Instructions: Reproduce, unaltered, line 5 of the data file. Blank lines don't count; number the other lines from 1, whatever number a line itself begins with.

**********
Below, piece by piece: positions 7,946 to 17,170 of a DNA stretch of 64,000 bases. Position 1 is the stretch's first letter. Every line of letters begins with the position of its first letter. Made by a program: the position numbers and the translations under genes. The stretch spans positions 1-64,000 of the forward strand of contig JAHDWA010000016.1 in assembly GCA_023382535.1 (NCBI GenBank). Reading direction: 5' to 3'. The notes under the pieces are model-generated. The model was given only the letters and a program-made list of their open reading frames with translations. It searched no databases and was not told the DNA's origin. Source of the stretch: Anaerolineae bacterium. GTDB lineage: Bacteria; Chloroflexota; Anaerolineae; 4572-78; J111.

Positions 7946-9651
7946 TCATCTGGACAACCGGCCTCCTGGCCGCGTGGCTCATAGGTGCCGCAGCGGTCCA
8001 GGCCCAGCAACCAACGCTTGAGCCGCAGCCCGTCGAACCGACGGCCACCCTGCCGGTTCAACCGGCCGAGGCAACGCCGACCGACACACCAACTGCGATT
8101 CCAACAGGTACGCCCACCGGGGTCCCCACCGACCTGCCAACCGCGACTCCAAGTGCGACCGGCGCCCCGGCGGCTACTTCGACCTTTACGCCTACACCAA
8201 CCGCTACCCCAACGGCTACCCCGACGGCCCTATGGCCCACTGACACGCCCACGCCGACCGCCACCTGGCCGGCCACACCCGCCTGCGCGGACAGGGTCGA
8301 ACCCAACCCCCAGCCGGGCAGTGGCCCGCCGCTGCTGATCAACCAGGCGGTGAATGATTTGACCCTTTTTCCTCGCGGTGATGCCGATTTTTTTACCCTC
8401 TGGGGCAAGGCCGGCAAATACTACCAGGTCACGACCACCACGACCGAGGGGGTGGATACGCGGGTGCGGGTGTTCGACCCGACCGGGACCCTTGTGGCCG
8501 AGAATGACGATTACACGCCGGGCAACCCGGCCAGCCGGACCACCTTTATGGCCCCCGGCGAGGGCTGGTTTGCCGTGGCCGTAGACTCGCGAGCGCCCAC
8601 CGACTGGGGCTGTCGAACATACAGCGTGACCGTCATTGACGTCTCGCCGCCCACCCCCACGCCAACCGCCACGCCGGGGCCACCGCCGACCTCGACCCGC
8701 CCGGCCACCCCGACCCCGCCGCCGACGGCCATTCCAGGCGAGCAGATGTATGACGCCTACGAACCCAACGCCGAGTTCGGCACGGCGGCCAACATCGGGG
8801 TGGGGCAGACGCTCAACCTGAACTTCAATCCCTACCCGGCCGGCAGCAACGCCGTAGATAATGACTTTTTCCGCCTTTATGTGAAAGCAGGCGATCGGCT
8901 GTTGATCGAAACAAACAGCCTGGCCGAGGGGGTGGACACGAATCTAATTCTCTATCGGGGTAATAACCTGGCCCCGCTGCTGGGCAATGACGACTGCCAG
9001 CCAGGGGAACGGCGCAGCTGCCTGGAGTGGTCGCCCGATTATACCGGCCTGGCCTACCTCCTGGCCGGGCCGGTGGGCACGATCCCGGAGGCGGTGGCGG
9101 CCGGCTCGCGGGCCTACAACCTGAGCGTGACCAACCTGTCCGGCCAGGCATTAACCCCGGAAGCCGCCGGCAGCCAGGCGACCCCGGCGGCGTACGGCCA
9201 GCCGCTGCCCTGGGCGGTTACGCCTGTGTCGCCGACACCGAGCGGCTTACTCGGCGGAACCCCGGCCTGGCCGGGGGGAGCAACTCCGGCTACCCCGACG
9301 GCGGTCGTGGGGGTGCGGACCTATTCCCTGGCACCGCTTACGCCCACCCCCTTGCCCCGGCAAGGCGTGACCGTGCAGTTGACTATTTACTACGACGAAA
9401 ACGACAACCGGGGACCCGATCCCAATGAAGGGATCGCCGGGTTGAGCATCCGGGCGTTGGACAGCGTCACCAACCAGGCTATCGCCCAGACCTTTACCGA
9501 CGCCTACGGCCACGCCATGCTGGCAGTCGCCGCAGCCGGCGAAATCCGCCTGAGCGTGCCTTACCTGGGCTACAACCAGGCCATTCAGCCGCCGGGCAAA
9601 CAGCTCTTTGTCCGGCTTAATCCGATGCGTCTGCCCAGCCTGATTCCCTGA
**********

8101 CCAACAGGTACGCCCACCGGGGTCCCCACCGACCTGCCAACCGCGACTCCAAGTGCGACCGGCGCCCCGGCGGCTACTTCGACCTTTACGCCTACACCAA